Sunday, January 17th: Herbs & Spices, Wild Mushrooms, Doggie Treats & Bacon


Beautiful bacon from the happy pigs of Skagit River Ranch. Photo copyright 2010 by Zachary D. Lyons.

I have recently encountered  some food writers who are profoundly proclaiming the end of the “bacon trend.” Huh? Have they ever heard of the Chicago Exchange? They’ve got an entire market there for trading in pork belly futures, and it’s been there, reliably, for decades. Let’s face it. Even many Jews consider bacon to be a condiment or spice in order to justify including this porkalicious product in their diets, in spite of thousands of years of Holy Law. So who are these food writers kidding? Bacon cannot be a fading trend, when it wasn’t a trend in the first place. It is simply one of the most spectacular foods on earth, such that it had brought many a vegetarian back to the dark side. And the good news is, you can find some of the best bacon around (above) from Skagit River Ranch, right here at your Ballard Farmers Market. So celebrate bacon, and don’t feel the need to rush to unload your pork belly futures that grandma gave you. It ain’t like they’re bank stocks, after all.

Dried herbs and spices from Pipitone Farms in Cashmere, Washington. Photo copyright 2010 by Zachary D. Lyons.

I do hope you are not still spending ridiculous amounts of your hard-earned cash on those little jars of herbs and spices at the big box stores. I mean, who knows when those jars were packed, how their contents were grown, what they are preserved with, or even what country they are from, right? Instead, get your dried herbs and spices directly from a Washington farm — Pipitone Farms from Cashmere. They’ve got a great selection of herbs and spices, from oregano to crushed cayenne peppers to sage and more.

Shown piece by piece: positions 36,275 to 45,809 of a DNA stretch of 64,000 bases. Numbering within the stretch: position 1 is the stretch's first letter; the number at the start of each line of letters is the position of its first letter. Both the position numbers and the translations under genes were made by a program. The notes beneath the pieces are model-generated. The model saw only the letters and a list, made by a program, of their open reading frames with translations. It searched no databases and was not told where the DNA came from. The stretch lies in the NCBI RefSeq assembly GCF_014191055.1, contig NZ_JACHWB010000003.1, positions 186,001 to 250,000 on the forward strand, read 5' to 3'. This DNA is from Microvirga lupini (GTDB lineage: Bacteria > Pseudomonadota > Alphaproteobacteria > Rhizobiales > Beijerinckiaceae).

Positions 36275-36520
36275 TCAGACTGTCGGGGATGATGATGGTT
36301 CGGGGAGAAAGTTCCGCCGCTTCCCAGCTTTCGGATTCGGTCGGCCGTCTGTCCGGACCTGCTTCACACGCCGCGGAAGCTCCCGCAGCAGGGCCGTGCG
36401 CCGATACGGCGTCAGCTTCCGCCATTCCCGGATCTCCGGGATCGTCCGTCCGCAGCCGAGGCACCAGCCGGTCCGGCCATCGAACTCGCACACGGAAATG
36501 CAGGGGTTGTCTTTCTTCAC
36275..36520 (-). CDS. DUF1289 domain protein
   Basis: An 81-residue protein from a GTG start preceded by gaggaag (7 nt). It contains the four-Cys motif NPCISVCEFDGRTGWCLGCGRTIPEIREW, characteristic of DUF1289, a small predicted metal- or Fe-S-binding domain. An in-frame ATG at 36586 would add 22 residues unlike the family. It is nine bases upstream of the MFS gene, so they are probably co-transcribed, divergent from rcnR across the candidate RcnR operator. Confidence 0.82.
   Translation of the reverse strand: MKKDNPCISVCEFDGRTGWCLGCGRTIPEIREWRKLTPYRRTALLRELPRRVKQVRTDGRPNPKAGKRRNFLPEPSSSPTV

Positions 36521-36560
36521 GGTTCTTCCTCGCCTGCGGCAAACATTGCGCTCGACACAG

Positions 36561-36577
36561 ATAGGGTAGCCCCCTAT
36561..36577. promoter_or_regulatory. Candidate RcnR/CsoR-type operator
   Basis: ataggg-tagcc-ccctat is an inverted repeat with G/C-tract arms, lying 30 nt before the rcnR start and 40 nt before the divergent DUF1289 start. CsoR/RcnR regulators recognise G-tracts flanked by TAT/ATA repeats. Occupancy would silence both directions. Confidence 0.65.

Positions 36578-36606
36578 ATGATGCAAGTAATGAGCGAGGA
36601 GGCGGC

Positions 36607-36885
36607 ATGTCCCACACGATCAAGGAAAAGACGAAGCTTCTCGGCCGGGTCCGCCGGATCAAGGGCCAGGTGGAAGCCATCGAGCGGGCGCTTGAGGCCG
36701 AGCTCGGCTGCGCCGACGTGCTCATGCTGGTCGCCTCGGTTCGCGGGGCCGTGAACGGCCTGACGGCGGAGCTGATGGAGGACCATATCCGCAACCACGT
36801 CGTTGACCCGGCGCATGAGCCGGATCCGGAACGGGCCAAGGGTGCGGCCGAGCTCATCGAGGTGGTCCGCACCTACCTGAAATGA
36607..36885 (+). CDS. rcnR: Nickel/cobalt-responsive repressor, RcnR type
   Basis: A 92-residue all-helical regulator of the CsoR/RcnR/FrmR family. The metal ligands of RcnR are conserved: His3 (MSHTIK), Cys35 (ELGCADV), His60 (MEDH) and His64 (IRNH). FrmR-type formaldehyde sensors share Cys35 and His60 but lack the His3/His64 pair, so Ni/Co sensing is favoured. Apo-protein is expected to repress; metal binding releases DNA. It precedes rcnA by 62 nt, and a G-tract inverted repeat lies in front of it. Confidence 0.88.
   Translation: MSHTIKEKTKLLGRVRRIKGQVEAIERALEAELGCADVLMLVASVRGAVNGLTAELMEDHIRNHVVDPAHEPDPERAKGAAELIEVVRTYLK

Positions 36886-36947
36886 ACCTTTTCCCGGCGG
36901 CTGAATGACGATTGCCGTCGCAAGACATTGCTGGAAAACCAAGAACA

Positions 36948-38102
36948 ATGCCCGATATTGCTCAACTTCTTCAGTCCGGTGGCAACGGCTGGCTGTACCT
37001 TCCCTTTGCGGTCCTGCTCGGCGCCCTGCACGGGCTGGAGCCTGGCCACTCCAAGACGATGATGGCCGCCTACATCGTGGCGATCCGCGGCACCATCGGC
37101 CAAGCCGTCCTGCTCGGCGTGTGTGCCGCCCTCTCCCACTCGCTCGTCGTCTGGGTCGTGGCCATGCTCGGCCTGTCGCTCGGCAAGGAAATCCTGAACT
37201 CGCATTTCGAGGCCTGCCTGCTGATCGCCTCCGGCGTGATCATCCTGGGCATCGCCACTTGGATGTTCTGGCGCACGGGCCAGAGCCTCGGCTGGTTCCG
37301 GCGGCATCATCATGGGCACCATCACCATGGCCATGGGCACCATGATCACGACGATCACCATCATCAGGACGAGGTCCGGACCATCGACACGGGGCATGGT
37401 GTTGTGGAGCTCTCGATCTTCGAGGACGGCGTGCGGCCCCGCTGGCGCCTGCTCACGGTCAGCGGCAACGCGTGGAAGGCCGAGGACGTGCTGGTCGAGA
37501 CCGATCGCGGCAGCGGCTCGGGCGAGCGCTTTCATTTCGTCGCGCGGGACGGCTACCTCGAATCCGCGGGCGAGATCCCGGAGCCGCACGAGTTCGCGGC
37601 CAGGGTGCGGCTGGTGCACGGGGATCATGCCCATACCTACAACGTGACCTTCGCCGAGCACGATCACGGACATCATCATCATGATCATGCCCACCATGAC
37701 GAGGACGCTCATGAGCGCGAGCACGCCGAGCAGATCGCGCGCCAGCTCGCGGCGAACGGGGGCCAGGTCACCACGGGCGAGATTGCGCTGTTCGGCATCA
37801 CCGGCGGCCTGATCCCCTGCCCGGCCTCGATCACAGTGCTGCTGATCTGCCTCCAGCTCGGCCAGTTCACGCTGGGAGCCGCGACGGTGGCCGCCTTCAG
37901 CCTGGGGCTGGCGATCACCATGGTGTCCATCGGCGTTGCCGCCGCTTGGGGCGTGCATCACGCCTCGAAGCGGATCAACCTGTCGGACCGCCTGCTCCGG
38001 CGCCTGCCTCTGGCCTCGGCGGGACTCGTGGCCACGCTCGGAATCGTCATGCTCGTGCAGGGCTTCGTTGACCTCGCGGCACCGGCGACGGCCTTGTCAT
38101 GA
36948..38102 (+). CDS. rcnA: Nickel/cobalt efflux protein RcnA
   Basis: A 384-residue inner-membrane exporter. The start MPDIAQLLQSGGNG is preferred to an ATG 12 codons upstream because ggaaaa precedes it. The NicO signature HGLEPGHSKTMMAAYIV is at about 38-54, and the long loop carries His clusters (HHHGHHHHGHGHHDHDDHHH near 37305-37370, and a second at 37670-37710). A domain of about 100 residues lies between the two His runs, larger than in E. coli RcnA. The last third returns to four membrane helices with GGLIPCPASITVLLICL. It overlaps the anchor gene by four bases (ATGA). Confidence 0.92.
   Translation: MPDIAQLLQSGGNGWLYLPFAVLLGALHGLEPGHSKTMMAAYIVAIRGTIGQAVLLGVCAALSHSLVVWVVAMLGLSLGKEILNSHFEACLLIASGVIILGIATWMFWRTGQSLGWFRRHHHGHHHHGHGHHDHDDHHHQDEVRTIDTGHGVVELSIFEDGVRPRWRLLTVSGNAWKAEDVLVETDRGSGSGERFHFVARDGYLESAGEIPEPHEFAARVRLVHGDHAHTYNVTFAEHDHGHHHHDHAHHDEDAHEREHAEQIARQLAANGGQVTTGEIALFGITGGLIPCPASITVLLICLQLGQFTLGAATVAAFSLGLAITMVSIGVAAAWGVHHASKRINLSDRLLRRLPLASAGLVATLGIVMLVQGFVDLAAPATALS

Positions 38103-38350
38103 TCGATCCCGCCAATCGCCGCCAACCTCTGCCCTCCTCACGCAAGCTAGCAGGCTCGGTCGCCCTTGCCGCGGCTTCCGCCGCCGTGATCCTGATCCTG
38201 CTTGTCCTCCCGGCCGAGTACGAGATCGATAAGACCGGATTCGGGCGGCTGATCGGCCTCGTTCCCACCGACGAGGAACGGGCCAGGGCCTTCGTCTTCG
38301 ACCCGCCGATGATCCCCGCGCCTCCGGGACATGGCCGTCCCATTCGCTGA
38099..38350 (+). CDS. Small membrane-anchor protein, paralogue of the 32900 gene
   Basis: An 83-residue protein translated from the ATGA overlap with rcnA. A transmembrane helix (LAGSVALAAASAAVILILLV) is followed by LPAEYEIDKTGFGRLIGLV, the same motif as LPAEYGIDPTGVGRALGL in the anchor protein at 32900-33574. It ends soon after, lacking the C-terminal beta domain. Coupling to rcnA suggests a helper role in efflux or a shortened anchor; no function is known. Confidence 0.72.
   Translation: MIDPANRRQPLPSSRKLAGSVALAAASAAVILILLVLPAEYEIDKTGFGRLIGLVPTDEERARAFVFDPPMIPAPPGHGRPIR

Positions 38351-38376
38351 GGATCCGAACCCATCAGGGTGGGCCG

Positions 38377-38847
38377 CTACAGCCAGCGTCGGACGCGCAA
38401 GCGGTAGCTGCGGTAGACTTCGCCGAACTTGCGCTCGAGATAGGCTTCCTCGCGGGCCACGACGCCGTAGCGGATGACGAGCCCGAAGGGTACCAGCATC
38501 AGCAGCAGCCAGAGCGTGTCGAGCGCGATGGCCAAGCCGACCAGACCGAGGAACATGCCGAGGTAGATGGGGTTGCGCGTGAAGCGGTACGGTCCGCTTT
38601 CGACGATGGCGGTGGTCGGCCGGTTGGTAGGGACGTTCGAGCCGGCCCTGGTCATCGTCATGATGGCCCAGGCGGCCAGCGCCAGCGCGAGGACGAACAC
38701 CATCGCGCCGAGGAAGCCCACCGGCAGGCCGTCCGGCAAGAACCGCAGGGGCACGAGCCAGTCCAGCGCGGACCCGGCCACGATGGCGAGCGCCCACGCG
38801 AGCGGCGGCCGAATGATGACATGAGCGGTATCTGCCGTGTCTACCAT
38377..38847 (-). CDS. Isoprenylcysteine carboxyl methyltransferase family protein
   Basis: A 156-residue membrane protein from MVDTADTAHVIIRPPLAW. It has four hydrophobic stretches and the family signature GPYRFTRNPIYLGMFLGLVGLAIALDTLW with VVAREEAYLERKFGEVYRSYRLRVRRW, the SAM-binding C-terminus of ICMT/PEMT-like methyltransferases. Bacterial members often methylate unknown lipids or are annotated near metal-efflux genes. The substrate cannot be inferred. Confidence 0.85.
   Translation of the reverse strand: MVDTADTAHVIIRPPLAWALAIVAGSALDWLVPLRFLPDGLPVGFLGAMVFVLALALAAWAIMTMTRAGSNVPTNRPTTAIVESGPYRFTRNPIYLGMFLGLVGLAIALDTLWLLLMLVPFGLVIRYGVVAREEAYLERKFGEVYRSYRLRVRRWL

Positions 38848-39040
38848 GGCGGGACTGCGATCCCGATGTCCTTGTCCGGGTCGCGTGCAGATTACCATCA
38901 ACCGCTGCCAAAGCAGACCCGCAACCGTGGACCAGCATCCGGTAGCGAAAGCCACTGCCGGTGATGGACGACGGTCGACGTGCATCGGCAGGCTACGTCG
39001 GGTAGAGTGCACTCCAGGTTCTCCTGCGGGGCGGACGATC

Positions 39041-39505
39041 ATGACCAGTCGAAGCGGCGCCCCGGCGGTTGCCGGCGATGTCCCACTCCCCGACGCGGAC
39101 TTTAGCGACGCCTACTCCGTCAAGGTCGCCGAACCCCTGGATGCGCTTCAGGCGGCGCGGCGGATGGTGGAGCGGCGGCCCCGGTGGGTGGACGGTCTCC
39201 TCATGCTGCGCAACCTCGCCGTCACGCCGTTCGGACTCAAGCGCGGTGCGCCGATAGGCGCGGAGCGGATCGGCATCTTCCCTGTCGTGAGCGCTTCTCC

Wild Washington hedgehog mushrooms from Foraged & Found Edibles. Photo copyright 2010 by Zachary D. Lyons.

Wild hedgehog mushrooms are another mushroom that is still available in the hills of Western Washington this time of year, and with snow levels as high as they have been, they are much easier for our friends at Foraged & Found Edibles to find this year, as compared to last year this time. Of course, mushrooms are a fickle lot, so I suggest you get to the Market early if you want some, and be prepared to be flexible and work with what they’ve got this week.

Baby turnips with greens from Full Circle Farm. Photo copyright 2010 by Zachary D. Lyons.

Many crops knocked down by our early December freeze continue to recover, like these lovely baby white turnips from Full Circle Farm. If you miss radishes badly about now like me, try slicing they puppies up and tossing them on your salad, if you don’t just devour them all first. They are mildly spicy with a sweet, earthy turnipness, and the greens make for a slightly bitter and spicy salad or are delicious sauteed with a little garlic.

Delicata squash from Anselmo Farms. Photo copyright 2010 by Zachary D. Lyons.

There is still plenty of gorgeous winter squash to be had at your Ballard Farmers Market, including these lovely, and delicious, delicata squash from Anselmo Farms. Delicata is one of my favorite squashes, and though I know there are many, many ways to prepare it, I still love just cutting in half, length-wise, slathering it thoroughly with olive oil, and placing it face-down in a glass baking dish in a 375-400 degree oven until it is tender. No water needed. Heck, water just dilutes its spectacular flavor. And don’t you dare toss out those little seeds. Clean the pulp from them, put them in a pie tin mixed with olive oil and sprinkled with some good salt, and roast them while your squash is baking. Keep an eye on them so they don’t burn, and mix them up a bit midway through. They will come out tender and crunchy — a salty little pre-dinner snack.